Bali’s drugged, smuggled orangutan headed back to the wild

Baby orangutan Bon Bon is being prepared to move to a conservation center in Sumatra. (AFP)
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Updated 16 December 2019

Bali’s drugged, smuggled orangutan headed back to the wild

  • The case made headlines in March when suspicious authorities stopped Russian trafficker Andrei Zhestkov
  • Zhestkov was later sentenced to a year in prison in July

BALI, Indonesia: A baby orangutan that was drugged by a Russian trafficker in a failed bid to smuggle it out of Bali will be released back into the wild.
The case made headlines in March when suspicious authorities on the Indonesian holiday island stopped Andrei Zhestkov, who was flying back to Russia, and opened his luggage to find a two-year-old orangutan sleeping inside a rattan basket.
Zhestkov, sentenced to a year in prison in July, had packed baby formula and blankets for the orangutan. He was also carrying two live geckos and five lizards inside the suitcase.
On Monday, conservation authorities in Bali rolled out a big fruit plate for fuzzy-haired Bon Bon as he prepares to move to a conservation center in Sumatra — one of just two places where the critically endangered species is found in the wild.
Bon Bon’s caretaker, Ketut Diandika, confessed to being a little bit sad at the ape’s departure.
“I actually want Bon Bon to stay here so that I can still take care of him,” he said.
The Southeast Asian archipelago’s rainforests boast some of the highest levels of biodiversity in the world and it is a key source and transit point for animal trafficking.
In a separate case at the weekend, officials in Sumatra’s Riau province said they arrested two men, allegedly part of an international trafficking ring, who were attempting to smuggle four lion cubs and a baby leopard from Africa, along with dozens of tortoises.


India celebrates Republic Day with military parade

Updated 20 min 32 sec ago

India celebrates Republic Day with military parade

  • Schoolchildren, folk dancers, and police and military battalions marched through New Delhi’s parade route

NEW DELHI: Thousands of Indians converged on a ceremonial boulevard in the capital amid tight security to celebrate the Republic Day on Sunday, which marks the 1950 anniversary of the country’s democratic constitution.
During the celebrations, schoolchildren, folk dancers, and police and military battalions marched through New Delhi’s parade route, followed by a military hardware display.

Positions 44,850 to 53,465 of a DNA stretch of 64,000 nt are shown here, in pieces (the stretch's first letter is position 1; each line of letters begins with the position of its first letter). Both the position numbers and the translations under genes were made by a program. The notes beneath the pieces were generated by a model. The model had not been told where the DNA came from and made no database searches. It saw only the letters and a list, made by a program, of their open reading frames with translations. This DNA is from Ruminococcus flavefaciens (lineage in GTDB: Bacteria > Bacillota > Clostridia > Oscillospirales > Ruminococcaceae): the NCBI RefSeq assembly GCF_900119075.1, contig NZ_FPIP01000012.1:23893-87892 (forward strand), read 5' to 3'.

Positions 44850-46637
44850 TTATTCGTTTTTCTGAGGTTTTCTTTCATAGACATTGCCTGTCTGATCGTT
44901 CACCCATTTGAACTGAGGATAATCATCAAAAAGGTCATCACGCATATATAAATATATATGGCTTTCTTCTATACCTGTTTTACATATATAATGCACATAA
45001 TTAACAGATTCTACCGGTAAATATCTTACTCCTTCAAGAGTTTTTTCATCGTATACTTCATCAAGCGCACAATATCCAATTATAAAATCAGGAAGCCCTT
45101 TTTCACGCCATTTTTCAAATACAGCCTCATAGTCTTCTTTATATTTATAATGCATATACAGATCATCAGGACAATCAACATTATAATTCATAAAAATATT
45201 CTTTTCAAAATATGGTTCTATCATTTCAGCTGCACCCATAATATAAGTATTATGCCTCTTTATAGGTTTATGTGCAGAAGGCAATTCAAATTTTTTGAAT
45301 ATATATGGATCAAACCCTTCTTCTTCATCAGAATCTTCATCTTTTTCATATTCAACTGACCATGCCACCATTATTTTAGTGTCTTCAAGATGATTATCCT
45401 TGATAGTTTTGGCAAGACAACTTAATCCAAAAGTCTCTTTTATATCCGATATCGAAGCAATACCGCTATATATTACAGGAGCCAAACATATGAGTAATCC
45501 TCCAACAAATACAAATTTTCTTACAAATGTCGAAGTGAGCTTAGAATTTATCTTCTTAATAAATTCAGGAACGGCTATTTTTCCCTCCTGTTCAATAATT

Beyond the show of military power, the parade also included ornate floats highlighting India’s cultural diversity as men, women and children in colorful dresses performed traditional dances, drawing applause from the spectators.
The 90-minute event, broadcast live, was watched by millions of Indians on their television sets across the country.
Brazilian President Jair Messias Bolsonaro was the chief guest for this year’s celebrations.
He was accorded the ceremonial Guard of Honor by President Ram Nath Kovind and Prime Minister Narendra Modi at Rashtrapati Bhawan, the sprawling presidential palace.
Bolsonaro joined the two Indian leaders as the military parade marched through a central avenue near the Presidential Palace.
At the parade, Bolsonaro watched keenly as mechanized columns of Indian tanks, rocket launchers, locally made nuclear-capable missile systems and other hardware rolled down the parade route and air force jets sped by overhead.
Apart from attending the Republic Day celebrations, Bolsonaro’s visit was also aimed at strengthening trade and investment ties across a range of fields between the two countries.
On Saturday, Modi and Bolsonaro reached an agreement to promote investment in each other’s country.
Before the parade, Modi paid homage to fallen soldiers at the newly built National War Memorial in New Delhi as the national capital was put under tight security cover.
Smaller parades were also held in the state capitals.
Police said five grenades were lobbed in the eastern Assam state by separatist militants who have routinely boycotted the Republic Day celebrations. No one was injured, police said.
Sunday’s blasts also come at a time when Assam has been witnessing continuous protests against the new citizenship law that have spread to many Indian states.
The law approved in December provides a fast-track to naturalization for persecuted religious minorities from some neighboring Islamic countries, but excludes Muslims.
Nationwide protests have brought tens of thousands of people from different faiths and backgrounds together, in part because the law is seen by critics as part of a larger threat to the secular fabric of Indian society.